Across the country, both private and public institutions of higher education have announced that they will be test-optional for students applying to enter school in the fall of 2021. This policy, instituted as a response to coronavirus cancellations of standardized testing dates, comes with the caveat that it would only exist during next year’s round of admissions. But the University of California system has gone in an entirely different direction by announcing that will no longer require the SAT or ACT for all California state applicants.
This change, which was approved last Thursday, will go into effect during the next admissions cycle and will last until 2024. During this time, the University of California will first institute test-optional policies, where campuses will have the option to use SAT or ACT scores if applicants submit them, to test-blind policies, where neither test will be considered for admission. The long-term goal of this program is for UC to develop a brand-new standardized test that will “more closely align with what we [UC] expect incoming students to know.” If no such test is created by 2025, then the University of California will eliminate the standardized test score component from admissions altogether.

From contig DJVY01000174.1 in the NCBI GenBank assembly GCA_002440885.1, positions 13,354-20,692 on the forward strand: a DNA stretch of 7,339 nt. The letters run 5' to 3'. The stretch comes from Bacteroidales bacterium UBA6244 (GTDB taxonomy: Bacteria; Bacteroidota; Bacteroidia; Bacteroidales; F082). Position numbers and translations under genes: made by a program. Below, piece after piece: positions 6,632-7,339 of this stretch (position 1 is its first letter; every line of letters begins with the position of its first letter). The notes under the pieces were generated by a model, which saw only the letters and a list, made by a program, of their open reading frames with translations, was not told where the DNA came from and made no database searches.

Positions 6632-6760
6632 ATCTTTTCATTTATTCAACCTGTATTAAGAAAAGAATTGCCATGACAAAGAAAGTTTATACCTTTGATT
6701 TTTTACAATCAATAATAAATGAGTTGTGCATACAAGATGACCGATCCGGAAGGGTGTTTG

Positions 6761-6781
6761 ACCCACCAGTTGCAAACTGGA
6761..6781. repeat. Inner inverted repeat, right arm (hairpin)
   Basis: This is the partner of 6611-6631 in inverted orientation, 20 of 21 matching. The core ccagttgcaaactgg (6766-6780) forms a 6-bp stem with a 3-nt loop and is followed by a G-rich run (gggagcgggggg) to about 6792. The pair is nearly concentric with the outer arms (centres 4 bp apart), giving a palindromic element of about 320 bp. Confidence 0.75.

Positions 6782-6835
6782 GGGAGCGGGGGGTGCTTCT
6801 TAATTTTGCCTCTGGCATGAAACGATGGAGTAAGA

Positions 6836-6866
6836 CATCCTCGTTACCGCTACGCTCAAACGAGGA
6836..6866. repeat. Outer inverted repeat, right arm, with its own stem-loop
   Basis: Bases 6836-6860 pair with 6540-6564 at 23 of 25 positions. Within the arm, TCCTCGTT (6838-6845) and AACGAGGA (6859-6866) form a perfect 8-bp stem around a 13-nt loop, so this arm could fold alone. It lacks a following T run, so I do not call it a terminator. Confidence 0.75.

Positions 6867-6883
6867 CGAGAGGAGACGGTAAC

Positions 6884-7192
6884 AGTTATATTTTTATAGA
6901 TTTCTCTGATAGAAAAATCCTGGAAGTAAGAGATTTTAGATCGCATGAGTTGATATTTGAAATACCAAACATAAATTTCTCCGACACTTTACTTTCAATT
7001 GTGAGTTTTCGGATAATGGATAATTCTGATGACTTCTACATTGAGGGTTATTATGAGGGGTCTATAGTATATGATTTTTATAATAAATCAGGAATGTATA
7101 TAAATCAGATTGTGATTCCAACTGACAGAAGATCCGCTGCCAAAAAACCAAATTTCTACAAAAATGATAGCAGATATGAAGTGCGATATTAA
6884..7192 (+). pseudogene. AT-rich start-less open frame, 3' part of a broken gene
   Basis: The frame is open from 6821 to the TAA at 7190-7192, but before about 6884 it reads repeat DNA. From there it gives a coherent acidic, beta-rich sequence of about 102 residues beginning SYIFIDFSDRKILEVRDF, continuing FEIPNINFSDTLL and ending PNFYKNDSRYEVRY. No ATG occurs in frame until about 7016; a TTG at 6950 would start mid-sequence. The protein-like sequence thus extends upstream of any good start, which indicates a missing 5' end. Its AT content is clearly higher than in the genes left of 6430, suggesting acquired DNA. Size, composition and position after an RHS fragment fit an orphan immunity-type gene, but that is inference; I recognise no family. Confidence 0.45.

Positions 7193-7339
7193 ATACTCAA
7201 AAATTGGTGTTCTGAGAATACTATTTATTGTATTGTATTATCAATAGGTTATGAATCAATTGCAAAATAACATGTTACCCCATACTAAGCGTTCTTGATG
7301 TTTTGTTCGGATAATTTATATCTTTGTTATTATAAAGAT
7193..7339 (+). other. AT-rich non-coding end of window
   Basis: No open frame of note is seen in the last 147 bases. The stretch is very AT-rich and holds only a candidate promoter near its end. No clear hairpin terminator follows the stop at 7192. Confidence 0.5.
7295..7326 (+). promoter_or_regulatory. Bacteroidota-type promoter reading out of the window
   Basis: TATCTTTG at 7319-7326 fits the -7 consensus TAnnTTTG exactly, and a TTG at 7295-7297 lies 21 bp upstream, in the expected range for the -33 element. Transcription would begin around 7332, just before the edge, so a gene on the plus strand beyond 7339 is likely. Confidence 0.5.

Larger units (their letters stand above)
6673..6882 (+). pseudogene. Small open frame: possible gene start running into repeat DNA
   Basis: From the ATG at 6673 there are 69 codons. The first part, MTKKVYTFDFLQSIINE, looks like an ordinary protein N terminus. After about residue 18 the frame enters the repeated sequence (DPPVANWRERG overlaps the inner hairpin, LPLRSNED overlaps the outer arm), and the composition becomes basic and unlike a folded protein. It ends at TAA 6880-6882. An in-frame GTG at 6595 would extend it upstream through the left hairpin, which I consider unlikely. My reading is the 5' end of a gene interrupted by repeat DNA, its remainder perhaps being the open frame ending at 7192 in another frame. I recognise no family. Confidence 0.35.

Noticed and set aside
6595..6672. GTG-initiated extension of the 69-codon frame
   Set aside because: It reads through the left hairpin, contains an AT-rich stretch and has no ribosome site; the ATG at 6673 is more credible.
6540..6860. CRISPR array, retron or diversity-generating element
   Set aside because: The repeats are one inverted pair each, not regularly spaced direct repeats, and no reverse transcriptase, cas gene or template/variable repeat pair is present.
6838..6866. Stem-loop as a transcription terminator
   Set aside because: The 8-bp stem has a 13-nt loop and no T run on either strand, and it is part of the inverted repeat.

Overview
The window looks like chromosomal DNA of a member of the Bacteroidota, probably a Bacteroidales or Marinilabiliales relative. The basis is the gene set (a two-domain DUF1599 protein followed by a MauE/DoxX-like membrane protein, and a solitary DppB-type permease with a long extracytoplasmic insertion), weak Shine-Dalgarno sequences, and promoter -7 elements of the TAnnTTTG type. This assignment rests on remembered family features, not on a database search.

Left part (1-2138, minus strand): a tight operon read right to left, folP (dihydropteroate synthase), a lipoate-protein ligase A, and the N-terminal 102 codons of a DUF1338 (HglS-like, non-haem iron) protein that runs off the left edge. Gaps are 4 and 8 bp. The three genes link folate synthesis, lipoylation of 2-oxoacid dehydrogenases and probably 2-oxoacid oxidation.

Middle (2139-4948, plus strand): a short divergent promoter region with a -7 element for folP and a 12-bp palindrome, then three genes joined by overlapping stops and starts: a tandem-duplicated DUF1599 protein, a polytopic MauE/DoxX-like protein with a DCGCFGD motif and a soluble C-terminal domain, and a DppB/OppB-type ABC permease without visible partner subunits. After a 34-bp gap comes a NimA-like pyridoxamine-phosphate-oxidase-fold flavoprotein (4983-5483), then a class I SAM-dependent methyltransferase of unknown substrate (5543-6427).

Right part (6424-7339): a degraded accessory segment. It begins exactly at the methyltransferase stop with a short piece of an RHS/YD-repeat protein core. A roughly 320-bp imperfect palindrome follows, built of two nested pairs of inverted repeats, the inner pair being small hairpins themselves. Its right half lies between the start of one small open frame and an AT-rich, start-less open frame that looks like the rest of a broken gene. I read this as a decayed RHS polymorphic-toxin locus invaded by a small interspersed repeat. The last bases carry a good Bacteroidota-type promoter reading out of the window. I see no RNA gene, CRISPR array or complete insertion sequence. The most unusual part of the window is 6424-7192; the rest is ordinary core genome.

To note, this policy is directed at students who live in California that apply to the University of California schools – “nonresident students,” as they’re called in the UC plan, will have alternate guidelines developed for their applications.
This change in policy raises the question – what kind of test could and should replace the SAT or ACT? And will it level the playing field for underrepresented students? Both the SAT and ACT have undergone structural reforms over the past decade, but recent scandals and scrutiny have revealed the ways these tests favor some students over others. Creating a brand-new standardized test with equity in mind is a laudable goal, but can it be done in just five years? And will a new test or test-optional/test blind policies increase the presence of lower-income and minority students on UC campuses?
What kind of standardized test would you like to see? What skills would you want to be judged on in your college applications? Let us know in the comments.